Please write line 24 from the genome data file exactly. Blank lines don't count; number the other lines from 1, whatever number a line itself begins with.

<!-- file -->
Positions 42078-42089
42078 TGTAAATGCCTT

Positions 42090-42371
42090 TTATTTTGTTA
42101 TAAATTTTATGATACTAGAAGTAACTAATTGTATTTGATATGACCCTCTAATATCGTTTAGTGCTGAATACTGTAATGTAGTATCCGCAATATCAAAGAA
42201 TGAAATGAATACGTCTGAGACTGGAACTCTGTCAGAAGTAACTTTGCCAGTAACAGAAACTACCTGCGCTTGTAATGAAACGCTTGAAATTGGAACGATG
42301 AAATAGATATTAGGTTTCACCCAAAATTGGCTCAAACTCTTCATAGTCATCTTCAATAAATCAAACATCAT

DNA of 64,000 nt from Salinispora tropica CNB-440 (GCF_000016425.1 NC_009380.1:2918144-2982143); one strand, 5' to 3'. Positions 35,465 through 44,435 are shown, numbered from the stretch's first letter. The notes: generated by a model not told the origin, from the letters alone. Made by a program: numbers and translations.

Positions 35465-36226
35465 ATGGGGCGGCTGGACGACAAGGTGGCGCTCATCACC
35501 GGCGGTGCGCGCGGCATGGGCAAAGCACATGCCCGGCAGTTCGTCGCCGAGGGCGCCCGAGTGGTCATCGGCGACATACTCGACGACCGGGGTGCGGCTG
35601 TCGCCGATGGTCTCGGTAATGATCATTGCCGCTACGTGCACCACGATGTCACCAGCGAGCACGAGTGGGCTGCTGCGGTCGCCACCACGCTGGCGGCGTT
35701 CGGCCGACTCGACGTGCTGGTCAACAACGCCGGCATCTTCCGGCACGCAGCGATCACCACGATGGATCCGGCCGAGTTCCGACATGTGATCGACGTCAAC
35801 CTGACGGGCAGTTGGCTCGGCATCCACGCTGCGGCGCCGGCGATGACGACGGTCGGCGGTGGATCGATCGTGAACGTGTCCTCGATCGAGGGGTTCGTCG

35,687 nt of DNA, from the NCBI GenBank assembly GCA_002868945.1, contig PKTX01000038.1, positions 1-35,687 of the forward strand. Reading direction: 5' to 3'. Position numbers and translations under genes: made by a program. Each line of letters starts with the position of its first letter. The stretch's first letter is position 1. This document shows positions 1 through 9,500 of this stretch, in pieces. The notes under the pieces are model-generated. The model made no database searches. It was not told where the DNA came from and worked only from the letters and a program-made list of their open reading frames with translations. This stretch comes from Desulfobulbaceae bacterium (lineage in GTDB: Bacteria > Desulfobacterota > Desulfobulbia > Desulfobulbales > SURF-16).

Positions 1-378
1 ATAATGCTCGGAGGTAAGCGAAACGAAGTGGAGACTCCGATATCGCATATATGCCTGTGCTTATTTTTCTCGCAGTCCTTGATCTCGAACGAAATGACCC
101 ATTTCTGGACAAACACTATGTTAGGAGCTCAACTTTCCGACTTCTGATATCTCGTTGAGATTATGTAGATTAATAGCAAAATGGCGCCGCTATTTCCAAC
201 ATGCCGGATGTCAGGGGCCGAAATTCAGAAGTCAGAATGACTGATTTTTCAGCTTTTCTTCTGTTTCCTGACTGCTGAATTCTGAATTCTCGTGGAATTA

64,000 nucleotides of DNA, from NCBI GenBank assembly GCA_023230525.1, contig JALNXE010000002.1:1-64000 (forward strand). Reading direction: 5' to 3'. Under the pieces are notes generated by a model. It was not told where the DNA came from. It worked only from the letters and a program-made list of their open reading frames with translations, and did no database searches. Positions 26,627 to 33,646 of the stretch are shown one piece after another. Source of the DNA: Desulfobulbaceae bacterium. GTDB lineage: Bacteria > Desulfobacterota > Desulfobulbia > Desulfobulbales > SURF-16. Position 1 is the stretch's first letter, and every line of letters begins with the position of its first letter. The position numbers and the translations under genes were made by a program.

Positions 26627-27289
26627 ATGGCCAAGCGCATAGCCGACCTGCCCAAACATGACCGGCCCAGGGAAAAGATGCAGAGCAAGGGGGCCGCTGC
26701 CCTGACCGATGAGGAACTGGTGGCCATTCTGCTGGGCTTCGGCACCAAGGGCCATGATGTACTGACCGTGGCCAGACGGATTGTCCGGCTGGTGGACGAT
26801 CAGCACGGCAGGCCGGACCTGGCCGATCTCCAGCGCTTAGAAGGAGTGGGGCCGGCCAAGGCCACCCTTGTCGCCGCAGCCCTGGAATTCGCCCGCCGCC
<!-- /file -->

26801 CAGCACGGCAGGCCGGACCTGGCCGATCTCCAGCGCTTAGAAGGAGTGGGGCCGGCCAAGGCCACCCTTGTCGCCGCAGCCCTGGAATTCGCCCGCCGCC